EU proposes lifting pressure on Iran’s Revolutionary Guards to revive deal
Europe’s proposal to resuscitate Tehran’s nuclear deal with world powers would blunt American sanctions against Iran’s Revolutionary Guards and pave the way for Tehran to avoid further scrutiny of suspected atomic sites, according to excerpts of a draft of the text reviewed by POLITICO.
The details of the draft were finalized in Vienna on Monday after 16 months of talks. As the EU worked on it in close coordination with Washington, the terms suggest that U.S. President Joe Biden’s administration is prepared to make greater concessions than expected to secure a deal — especially by reducing pressure on the Islamic Revolutionary Guard Corps, a powerful military organization with near-ubiquitous political and economic influence in Iran that the US has designated as a terrorist organisation.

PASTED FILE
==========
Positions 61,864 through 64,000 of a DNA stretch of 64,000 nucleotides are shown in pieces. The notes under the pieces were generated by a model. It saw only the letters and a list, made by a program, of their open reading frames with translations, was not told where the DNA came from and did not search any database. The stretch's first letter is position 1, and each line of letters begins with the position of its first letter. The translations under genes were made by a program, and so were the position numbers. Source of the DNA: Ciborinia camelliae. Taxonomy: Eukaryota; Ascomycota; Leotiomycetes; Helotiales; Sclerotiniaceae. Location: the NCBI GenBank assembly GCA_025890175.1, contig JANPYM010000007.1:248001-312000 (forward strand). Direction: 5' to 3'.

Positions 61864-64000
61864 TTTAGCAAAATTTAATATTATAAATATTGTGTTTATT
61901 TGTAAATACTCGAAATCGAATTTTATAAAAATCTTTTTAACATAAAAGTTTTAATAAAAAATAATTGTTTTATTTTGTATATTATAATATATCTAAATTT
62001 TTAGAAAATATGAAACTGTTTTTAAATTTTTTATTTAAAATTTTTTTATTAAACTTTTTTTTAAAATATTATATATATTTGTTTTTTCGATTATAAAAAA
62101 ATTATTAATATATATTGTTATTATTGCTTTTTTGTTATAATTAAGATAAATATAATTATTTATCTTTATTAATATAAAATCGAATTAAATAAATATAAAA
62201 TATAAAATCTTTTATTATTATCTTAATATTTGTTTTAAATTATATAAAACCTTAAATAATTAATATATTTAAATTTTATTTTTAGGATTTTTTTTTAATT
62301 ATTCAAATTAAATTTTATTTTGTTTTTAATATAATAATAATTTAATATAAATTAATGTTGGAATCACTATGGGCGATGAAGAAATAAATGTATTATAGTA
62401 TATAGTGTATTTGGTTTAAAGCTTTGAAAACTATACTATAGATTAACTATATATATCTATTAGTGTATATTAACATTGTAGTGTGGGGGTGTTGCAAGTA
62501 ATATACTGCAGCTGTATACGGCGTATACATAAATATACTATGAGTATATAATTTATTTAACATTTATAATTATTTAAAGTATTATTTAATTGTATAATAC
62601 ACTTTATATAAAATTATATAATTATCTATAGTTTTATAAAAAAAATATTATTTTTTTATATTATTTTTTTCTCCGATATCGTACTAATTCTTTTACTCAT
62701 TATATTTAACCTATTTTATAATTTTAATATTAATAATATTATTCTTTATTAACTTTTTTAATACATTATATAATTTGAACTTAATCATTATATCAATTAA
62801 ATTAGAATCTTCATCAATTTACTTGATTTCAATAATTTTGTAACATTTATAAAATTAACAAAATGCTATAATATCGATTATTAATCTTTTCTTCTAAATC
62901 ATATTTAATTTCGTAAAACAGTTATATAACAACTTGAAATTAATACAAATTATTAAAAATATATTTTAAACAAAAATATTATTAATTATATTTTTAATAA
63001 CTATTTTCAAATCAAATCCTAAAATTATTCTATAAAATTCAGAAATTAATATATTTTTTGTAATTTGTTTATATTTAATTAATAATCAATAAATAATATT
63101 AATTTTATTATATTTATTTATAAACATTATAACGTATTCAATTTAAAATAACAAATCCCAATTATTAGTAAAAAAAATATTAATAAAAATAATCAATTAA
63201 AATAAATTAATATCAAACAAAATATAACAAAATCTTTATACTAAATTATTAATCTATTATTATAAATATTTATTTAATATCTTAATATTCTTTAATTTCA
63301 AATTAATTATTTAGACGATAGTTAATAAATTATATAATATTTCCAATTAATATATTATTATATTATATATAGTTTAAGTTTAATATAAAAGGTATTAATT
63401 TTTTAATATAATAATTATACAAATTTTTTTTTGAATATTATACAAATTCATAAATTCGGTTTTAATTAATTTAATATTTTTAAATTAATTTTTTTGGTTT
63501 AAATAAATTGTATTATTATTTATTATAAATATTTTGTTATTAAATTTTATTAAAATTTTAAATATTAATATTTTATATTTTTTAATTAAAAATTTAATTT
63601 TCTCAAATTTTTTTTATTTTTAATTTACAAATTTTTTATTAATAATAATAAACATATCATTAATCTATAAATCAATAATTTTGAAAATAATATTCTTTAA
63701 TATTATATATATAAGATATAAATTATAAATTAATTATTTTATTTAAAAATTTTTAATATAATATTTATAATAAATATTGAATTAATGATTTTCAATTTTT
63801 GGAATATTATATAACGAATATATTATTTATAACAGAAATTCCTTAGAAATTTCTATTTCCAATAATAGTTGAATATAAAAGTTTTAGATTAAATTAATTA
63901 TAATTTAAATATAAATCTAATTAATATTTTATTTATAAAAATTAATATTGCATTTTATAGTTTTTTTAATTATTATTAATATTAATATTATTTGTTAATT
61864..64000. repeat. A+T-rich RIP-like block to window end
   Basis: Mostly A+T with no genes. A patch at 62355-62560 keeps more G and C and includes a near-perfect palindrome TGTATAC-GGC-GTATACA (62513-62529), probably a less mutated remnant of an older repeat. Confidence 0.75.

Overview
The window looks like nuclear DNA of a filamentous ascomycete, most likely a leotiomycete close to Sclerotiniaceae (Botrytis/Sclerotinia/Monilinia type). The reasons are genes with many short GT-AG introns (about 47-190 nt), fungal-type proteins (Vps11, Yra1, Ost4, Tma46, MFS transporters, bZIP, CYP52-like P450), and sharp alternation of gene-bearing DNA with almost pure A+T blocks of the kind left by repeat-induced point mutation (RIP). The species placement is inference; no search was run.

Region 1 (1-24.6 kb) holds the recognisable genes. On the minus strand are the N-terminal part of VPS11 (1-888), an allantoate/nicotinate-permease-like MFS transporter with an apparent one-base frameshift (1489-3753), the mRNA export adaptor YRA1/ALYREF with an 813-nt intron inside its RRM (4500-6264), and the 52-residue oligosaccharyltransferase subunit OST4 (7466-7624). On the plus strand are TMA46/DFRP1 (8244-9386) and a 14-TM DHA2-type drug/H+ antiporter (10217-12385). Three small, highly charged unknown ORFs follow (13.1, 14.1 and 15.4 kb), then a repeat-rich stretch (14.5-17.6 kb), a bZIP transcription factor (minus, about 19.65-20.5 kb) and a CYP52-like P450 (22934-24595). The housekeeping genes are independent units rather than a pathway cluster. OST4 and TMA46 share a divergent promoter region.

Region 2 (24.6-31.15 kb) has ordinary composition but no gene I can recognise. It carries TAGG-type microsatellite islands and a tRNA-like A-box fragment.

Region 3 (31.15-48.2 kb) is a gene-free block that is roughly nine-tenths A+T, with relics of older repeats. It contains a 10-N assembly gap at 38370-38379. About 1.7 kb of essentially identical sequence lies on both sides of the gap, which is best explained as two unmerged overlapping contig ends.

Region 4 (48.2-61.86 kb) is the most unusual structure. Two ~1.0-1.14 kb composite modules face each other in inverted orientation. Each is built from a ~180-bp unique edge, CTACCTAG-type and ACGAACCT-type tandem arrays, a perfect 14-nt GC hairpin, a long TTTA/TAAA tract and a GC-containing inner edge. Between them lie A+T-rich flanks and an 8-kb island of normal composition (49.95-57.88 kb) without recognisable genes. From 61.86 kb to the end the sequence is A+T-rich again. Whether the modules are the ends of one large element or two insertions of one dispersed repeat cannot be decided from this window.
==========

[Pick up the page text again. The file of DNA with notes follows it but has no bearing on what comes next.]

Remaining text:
“The reported arrangement would be a slap in the face to long-held due diligence principles and practices like know your customer and know your customer’s customer,” said Behnam Ben Taleblu, an analyst at the Washington-based think tank Foundation for Defense of Democracies who has written extensively on the Iran nuclear deal.
“It would also stand to weaken secondary sanctions against those who would transact with the IRGC. Any deal that emerges from this arrangement would hands down benefit the IRGC and its myriad fronts and affiliates.”
However, the U.S. special envoy for the Iran talks, Rob Malley, in a statement to POLITICO after this story was first published, denied that the United States was changing its standards or rules when it comes to enforcing sanctions.